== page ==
Rennie returns. He asks, "Mother, why did you let me be born?" He is angry with the Chinese part of him. He goes to Sam Blaine's ranch for the rest of the summer. Before he goes, Elizabeth tells him about Gerald's mother, his grandmother, Ai-lan.
Gerald's last letter to Elizabeth included a request that Elizabeth ignored. Now Elizabeth receives a letter from Mei-lan, sent through a silk shop in Singapore. Mei-lan requested that Gerald write the previous letter to Elizabeth. Mei-lan wishes to care for her husband in Elizabeth's absence and requests the support of her "older sister." At this point in the story, Gerald's full last-letter to Elizabeth is printed in the book. He requested her support for his decision to stay in China and protect his wife and child by sending them to America.
She sends a letter expressing her love for him and her full support of Mei-lan and their husband, Gerald.
Baba becomes weaker, but he remembers that he did not marry Gerald's mother to get a son; he did not want a son. Elizabeth understands how loveless Gerald's childhood was.
Elizabeth pulls out Gerald's letters and reads them again. At first he believes in the new government, then his letters become listless. Elizabeth realizes that Gerald is a prisoner.
Baba has another stroke. Bruce treats him, then proposes to Elizabeth. She says she is married. Bruce waits.
Mei-lan writes that Gerald is sad and she wants to be friends with Elizabeth. The letter was mailed in Hong Kong, for safety. Elizabeth appreciates the letter from her "younger sister" but knows that her neighbors would not understand her love for Gerald living with Mei-lan in China.
Rennie writes that he is studying physics at a mid-western college and paying his way. His roommate, George Bowen, has a very intelligent and good-looking sister. Rennie promises to come home for Christmas.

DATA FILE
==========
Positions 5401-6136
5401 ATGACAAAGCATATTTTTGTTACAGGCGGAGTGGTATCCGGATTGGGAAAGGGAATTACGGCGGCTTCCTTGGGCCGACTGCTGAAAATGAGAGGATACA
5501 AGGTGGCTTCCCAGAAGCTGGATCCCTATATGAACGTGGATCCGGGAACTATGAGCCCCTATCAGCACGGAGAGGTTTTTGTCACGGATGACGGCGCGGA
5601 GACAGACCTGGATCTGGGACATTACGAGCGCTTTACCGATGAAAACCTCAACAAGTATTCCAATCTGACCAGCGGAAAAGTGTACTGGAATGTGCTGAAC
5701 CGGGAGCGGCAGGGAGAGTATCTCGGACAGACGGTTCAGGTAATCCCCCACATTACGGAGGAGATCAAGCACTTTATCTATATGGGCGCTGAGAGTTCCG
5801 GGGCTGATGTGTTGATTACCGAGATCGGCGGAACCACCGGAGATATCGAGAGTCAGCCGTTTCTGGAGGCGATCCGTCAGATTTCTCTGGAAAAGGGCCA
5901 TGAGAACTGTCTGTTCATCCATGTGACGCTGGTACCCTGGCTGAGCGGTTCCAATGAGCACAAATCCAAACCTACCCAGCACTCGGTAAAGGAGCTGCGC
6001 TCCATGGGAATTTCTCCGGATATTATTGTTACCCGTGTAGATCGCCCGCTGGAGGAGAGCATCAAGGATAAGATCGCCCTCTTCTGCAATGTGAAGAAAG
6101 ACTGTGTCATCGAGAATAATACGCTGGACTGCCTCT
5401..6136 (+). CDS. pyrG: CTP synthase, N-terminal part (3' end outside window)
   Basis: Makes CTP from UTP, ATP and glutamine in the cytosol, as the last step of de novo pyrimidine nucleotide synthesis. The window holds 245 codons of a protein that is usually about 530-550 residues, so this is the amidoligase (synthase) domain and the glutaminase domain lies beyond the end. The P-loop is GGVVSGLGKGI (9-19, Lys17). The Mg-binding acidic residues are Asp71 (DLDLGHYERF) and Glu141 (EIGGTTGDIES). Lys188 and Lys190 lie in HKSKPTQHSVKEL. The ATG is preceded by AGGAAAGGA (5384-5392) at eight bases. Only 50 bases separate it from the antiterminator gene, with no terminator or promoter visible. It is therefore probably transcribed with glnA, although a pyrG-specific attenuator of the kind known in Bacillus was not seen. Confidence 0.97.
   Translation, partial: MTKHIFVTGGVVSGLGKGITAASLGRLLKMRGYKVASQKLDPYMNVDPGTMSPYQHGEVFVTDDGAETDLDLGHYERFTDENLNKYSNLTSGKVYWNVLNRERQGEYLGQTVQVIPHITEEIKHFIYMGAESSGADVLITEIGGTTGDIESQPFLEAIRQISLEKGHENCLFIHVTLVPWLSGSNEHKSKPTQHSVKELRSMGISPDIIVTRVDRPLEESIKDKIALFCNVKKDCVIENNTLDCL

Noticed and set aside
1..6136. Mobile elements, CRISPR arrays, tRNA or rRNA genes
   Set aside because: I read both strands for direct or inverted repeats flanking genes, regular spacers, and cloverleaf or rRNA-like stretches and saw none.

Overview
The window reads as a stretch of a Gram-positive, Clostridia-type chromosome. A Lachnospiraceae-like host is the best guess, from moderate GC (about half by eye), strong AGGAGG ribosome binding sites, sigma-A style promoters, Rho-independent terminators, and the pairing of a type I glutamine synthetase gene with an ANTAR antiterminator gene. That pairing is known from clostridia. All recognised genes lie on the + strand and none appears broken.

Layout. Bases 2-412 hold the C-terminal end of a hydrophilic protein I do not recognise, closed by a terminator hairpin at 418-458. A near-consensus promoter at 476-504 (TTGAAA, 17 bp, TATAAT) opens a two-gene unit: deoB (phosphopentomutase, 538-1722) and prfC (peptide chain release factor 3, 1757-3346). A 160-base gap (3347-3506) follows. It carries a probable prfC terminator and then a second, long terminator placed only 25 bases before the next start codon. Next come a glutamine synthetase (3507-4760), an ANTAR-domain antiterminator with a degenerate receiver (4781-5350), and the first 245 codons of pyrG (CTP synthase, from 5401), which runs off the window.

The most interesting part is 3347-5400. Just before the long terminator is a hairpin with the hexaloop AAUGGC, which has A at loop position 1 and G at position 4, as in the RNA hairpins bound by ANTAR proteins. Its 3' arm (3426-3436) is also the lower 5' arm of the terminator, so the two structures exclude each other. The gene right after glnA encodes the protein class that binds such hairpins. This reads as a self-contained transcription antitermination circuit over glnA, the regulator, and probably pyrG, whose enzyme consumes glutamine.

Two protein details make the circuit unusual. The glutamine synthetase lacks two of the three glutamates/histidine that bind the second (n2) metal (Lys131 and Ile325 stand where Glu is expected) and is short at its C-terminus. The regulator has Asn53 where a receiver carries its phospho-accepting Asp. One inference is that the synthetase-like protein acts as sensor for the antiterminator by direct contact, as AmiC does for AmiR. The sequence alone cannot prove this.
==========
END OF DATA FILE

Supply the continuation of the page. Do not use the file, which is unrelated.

Sam Blaine comes with Rennie at Christmas. Baba does not remember Sam or Rennie very well, but the Christmas gathering is happy. Rennie has grown to become a man. Elizabeth asks about George Bowen's sister. They argue about Gerald's choice to stay in China and Baba's choice to marry a Chinese woman. Elizabeth explains that love is what matters.
Sam Blaine proposes to Elizabeth. Baba dies soon after. Elizabeth sees a vision of Gerald dying, then learns from Mei-lan that Gerald died and Mei-lan has a son.
Rennie marries George Bowen's twin sister Mary, with Elizabeth's blessing. George and Mary are orphans and love Rennie. Bruce and Elizabeth consider marrying. Elizabeth considers Baba's loveless life a poor example for living, something she will not endorse.
- Elizabeth MacLeod (Eve to her husband Gerald) - living at her family's farm in Vermont with her son Rennie after her husband Gerald sent her and him away from Peking.
- Gerald MacLeod - Elizabeth's husband, a university president in Peking, the son of an American father and Chinese mother.
- Rennie MacLeod - Elizabeth's son, age 17 to 20 in the story.
- Matt Greene - caretaker at the Vermont farm.
- grandfather MacLeod (Baba) - Gerald's father, born in Virginia, who left Peking for San Francisco when the Japanese invaded China. He ended up in Little Springs, Kansas, at the farm of Sam Blaine.
- Sam Blaine - American who took in and watched over grandfather MacLeod. Age 42. Grandfather MacLeod had typhoid fever when Sam took him in.
- Dr Bruce Spauldin - The local doctor in Raleigh, Vermont.
- Ai-lan - Gerald's mother. Her fiance died when she was 15. She married grandfather MacLeod when she was 25, he was 30.
- Mei-lan - Gerald's wife-in-absence, second wife or concubine.
- George Bowen - Rennie's college roommate, the brother of his wife-to-be, Mary.
Notes and references
- Buck, Pearl S. (1957). Letter from Peking. New York: The John Day Company.
- Buck, Letter from Peking, p.12
- Buck, Letter from Peking, p.67
- Buck, Letter from Peking, p.75
- Buck, Letter from Peking, p.83
- Buck, Letter from Peking, p.91
- Buck, Letter from Peking, p.104
- Buck, Letter from Peking, p.133
- Buck, Letter from Peking, p.127
- Buck, Letter from Peking, p.144
- Buck, Letter from Peking, p.155
- Buck, Letter from Peking, p.163
- Buck, Letter from Peking, p.177
- Buck, Letter from Peking, p.194
- Buck, Letter from Peking, p.211
- Buck, Letter from Peking, p.61
- Buck, Letter from Peking, p.172
- Buck, Letter from Peking, p.173
- Buck, Letter from Peking, p.79